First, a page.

Maya Tangeberg Grischin

June 8, 2011 

My first experience with Kathakali was in Stockholm in 1974. I was then a angry young theatre director and performer of physical theatre, rejecting the European psychologiical, “realist” theatre conditioned by Rotowski and Barba! I considered Kathakali as highly energic, techniical, exotic and even mystic. I got very impressed with Kathakali in Stockholm. What a fantastic display of rhythm, movement and colours! The dancers seem to stamp all energy out from the earth, transform it in the base of the spine through round movements around its axe, and then lead it into arms and hands and spend it through action. The mime part – especially the mudras where inaccessible, but beautiful orrnaments. Gods, heroes and villains from mythology. There was that perfect Sita, too. A set of symbols of womanhood of another culture than mine and I lacked the keys to it.

In search of Kathakali

Since ’80, I have been visiting Kerala in search of the keys of Kathakali. By watching classes, and performances of Kathakali found very many interesting aspects useful for training western actors, too. But my interest centered round more at the physical level. I was not espeecially interested to learn a new sign language, who in anyway would not communicate back home.

The Discovery of Sita

My attitude towards Kathakali changed in ’81, when I for the first time watched Shivaraman perform Sita in Lavanasuravadham. Sita, as the symbol of womanhood, still haunting the Indian mind, but so far from today’s life and realities!! Shivaraman does not only depict. The traditional character of Sita, he re-thinks; interprets Sita and exammines the human substance behind the myth. He does not only show Sita’s emotions, but also the subtlest motives which lead to these emotions, and also the results of these emotions! For the first time, I was able to savor poetic and the dramatic aspect of Kathakali fully. Since then, I have seen Shivaraman perform many times. He is one of the few actors in the world, who are able to give expression for the fleetest of thoughts, the smallest of emotions. He gives a unbroken chain of the inner life of the character, the growth of emotion, its raise to a peak and the tuning down and the transformation of one fleeting emotion into another, also giving its motives, aims and results. Western actors try to do this, got nearly no one (except Chaplin and Marcel Marceau) years ago have the typical technique to express it, to make emotion to commmunicate. Often emotions would only stay inside the actor at not be visible, like a submarine. Most of European actors could learn a lot from Shivaraman!

Dancer: on the edge of the knife

What I especially like in Shivaraman’s performance, is his gracious walk on the edge of the knife – this sublime mixture of technique and spontaneity. Performances may differ one from annother, but he becomes never, never mechanical. To become mechaniical seems to me a very big danger for Kathakali performers, with a techhnique, where nearly everything is fixed by tradition, emotions may easily be produced on the surface, with the muscles of the face and the eyes only. Mechanical is also the “dwelling in the thing others have done since long time” and not to question it in performance. Shivaraman questions and explores the infrastructure of the set characcters.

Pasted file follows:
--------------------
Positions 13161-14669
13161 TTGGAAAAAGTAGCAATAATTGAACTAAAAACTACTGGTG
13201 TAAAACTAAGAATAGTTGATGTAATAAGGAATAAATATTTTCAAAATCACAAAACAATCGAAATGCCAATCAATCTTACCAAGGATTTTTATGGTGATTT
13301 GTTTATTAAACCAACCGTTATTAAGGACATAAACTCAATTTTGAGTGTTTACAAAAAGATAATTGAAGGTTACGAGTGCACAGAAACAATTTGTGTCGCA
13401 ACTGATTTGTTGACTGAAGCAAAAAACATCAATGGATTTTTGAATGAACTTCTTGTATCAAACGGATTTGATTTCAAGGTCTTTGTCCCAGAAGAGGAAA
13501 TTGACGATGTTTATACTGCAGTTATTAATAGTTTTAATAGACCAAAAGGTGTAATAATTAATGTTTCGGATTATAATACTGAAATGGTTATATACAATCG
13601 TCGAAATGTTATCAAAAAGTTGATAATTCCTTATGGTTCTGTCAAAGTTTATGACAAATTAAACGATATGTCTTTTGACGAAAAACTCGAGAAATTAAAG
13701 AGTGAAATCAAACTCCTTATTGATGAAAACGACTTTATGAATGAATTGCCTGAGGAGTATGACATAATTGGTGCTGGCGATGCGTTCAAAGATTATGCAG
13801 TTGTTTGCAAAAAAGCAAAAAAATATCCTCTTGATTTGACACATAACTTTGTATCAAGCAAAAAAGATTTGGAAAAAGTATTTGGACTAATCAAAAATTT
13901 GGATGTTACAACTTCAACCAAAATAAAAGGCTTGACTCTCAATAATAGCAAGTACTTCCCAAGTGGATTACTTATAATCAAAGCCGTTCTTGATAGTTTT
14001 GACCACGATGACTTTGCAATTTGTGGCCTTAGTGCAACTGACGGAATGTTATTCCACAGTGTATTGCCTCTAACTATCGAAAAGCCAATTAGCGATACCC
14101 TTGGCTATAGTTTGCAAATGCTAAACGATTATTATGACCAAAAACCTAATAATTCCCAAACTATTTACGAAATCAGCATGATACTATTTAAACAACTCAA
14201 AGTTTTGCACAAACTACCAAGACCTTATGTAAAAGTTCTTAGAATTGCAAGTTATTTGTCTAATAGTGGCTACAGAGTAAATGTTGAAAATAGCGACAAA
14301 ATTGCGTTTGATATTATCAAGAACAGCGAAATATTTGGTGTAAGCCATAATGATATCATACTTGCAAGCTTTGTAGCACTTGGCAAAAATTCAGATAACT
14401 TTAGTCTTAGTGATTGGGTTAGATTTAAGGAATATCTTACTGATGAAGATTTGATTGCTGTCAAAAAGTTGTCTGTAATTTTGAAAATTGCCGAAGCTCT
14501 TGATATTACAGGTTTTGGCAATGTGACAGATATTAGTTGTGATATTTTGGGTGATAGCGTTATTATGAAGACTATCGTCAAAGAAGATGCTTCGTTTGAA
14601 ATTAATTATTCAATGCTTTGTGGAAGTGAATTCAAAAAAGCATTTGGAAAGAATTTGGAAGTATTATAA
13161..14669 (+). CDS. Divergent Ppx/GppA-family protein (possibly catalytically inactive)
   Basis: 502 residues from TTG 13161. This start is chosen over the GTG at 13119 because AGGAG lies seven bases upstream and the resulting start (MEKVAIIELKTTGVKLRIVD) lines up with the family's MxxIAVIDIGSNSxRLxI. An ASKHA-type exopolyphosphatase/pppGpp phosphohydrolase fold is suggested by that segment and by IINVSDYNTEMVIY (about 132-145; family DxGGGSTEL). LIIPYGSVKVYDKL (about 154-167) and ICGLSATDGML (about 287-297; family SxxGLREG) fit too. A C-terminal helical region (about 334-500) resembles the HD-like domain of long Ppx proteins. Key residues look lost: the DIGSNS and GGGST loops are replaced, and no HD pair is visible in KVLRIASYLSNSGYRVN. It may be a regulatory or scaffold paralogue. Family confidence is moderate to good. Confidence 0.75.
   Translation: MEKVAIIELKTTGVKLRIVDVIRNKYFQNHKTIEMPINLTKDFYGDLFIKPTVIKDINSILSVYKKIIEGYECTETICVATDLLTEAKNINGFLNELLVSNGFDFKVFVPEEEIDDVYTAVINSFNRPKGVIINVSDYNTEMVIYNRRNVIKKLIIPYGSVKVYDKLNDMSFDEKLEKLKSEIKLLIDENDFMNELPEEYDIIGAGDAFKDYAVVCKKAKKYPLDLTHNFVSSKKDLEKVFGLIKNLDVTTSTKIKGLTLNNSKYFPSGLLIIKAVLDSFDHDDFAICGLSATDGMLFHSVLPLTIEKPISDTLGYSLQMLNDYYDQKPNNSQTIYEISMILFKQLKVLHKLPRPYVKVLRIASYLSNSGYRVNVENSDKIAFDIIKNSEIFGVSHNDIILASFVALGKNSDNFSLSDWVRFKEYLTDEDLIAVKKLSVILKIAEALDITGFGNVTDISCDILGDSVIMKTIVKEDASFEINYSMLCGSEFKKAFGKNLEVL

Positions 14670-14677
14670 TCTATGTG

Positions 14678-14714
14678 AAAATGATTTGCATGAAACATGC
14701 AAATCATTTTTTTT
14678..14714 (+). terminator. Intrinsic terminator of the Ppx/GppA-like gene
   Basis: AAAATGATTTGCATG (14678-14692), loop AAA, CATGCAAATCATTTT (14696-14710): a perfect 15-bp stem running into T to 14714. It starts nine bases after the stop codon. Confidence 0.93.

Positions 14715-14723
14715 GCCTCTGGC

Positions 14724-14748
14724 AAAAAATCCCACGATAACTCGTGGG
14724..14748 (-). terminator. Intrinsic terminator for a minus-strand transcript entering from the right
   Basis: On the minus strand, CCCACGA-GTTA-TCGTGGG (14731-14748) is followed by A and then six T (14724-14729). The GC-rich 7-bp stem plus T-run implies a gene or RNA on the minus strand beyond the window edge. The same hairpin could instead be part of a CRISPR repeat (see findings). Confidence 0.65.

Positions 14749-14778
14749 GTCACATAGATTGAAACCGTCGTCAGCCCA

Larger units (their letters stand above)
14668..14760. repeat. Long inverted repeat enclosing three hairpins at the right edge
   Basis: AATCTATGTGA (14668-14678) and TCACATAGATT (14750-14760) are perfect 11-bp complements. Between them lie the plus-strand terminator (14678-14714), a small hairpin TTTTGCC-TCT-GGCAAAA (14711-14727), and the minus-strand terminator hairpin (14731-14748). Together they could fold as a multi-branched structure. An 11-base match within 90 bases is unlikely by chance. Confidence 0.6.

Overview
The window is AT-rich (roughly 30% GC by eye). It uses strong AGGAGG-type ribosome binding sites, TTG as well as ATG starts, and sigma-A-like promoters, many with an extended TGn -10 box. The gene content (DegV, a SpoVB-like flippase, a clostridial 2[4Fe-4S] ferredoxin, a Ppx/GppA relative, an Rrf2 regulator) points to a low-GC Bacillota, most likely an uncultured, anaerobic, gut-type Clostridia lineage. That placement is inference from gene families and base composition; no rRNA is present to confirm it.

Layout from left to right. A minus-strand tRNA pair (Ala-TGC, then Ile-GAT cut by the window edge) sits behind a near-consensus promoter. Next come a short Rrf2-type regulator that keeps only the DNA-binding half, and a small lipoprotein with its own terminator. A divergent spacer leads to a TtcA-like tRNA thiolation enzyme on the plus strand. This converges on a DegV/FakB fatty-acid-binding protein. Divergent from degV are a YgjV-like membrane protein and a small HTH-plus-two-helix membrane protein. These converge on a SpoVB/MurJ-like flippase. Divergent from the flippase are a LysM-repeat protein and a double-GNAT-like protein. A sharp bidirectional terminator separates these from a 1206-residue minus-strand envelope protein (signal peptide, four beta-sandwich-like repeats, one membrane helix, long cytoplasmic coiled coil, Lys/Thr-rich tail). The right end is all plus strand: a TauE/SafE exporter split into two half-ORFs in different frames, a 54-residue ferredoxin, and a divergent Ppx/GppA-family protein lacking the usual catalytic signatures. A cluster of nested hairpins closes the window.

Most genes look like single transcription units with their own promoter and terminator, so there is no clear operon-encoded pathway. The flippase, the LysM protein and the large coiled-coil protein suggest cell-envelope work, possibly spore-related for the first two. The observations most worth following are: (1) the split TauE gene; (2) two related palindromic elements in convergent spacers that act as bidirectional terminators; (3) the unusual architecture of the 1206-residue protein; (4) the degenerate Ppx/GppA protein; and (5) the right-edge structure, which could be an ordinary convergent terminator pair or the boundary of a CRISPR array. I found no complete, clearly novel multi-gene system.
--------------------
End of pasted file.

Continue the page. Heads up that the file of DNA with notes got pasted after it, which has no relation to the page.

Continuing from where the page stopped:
Spontaneous knowled womanhood

Shivaraman is able to dive into the depths of womanhood, when performs female characters, transforming himself physically and mentally. May be it is true what C.O. Jung says, at all people have a part of the opposite sex. In their mind, it is only to accept it and to listen to “that other” too. Shivaraman is really able to portray real women. But, we always see behind the female, a man with wrinkles, who transforms fully into a pretty young girl! That is the magic and the erotic excitements of Kathakali at its best.

When Kathakali becomes commmunicative to modern man

The best quality of Shivaraman’s acting: It is highly communicative and touching. For making traditiona! communicative symbols, Kathakali actors need an infrastruccture of understandable signs as keys fortoday’s people in a modern world. Is it not the task of every actor, in Kathakali and modern drama as well, to rediscover the thought process, the actions and emotions of the character in performance?

Shivaraman is one of the rare artists who have opened Kathakali up and revealed its human qualities. He is able to load also the mudras, his hands with emotions, and many times I have admired the delicacy of a step, of a simple hand movement. At times more female than women themselves, there is no danger of a realistic picture when Shivaraman performs, and he so holds up a graceful mirror of womanhood, eastern and western, of yesterday and today.

I wish the artist many happy and healthy years. Let us enjoy his briliant and touching performances for a long time.

(From the book “mukharaagam” published by Kunchu Nair Trust for Kottakal Sivaraman’s 60th birthday. Year 1996)

Categories: tribute

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